You can remove both restrictions above by changing to relative numbers. That means that every cell of the table should show a percentage which represents the result comparing the current value with the total (of the corresponding day). Basically you need the percentages which are shown beside the numbers in the original columns. Unfortunatelly you can’t get them by default, so you need to create a new calculated metric and do the calculation on your own. The following picture shows how you get the “Total” of the visits for one day as well as the “Percentages” which are the “Visits” divided by the “Total Visits”:

Adding this metric to the table above will replace the numbers by the desired percentages. Now you can change the conditional formatting to match your new boundries and the table will look something like this:

Looking at this table will show you how the metric is spread for the different days. But you still face a limitation: the calculation is made seperate for each day because the „Total“ is calculated seperate for each single day (and not the whole table). The reason for this is that there is a dimension item in the header and therefore filtering the elements in the column below. But you can still use this table if you are interested to see how the metric is spread for a single day of the week.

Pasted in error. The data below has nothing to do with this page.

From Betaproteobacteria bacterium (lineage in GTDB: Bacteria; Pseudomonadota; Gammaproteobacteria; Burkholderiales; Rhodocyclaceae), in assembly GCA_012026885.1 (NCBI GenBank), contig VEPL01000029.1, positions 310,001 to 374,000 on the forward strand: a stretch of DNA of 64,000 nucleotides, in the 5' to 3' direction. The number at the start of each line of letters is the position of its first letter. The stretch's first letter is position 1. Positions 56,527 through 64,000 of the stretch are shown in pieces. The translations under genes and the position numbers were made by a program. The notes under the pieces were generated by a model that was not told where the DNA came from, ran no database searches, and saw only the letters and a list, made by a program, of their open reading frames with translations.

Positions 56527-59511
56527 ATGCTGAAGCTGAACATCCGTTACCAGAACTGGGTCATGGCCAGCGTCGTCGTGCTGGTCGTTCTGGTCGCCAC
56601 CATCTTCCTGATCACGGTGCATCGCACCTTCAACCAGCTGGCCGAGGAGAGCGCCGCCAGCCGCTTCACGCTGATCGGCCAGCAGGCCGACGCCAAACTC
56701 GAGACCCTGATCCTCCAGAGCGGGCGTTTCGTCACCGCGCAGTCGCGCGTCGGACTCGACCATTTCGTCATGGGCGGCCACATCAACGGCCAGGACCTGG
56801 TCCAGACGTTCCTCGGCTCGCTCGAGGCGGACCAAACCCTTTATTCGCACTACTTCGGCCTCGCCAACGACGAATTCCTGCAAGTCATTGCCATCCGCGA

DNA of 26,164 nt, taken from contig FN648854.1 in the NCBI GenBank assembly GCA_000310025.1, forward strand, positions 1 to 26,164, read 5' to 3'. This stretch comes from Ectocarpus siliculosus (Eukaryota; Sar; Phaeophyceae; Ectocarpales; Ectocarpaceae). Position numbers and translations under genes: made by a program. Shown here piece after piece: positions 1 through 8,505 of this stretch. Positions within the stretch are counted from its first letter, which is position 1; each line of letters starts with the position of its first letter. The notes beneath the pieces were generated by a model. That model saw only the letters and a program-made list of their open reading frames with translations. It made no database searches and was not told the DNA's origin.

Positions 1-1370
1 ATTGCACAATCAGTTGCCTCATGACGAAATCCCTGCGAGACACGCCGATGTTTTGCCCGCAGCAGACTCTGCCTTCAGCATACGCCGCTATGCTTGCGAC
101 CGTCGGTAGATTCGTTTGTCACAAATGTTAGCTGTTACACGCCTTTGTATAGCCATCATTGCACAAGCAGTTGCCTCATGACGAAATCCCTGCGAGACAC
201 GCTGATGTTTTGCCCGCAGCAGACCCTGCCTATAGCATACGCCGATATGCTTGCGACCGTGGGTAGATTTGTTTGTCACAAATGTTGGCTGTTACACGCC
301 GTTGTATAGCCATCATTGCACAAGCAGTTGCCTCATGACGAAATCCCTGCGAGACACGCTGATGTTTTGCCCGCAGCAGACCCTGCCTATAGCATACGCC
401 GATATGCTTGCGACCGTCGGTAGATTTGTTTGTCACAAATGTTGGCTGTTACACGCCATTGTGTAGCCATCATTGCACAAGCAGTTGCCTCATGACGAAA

Improved heatmap 2: overall spread

You can further improve your table and try to calculate the percentage based on the total sum of the table. The first problems are the dimensions in the header columns. By having those dimensions, all data in the column is filtered based on this dimension (see above). To get rid of this limitation we need to find another way without dimensions in the header columns. The solution is a calculated metric which contains the desired dimension (as a segment) within the formula – but only in a part of the formula! That means, that in the other part of the calculated metric the full data is available and you can really get the overall total for the whole table. In the following picture I added some new columns on the left to show the overall calculation as well as the percent calculation for “Monday”. Remark: the segment “All visits” is not really needed, it is just to highlight the additional rows. And remember that the “old” cols on the right (below “Monday”) are filtered and thus only calculate based on all visits from Monday as described before.

Having this calculated formula (and similar for the other days) in the header columns shows the percentage of visits for a certain timeframe of the week compared to the overall event (eg. “Total Visits”). Now the table with some conditional formatting looks like this: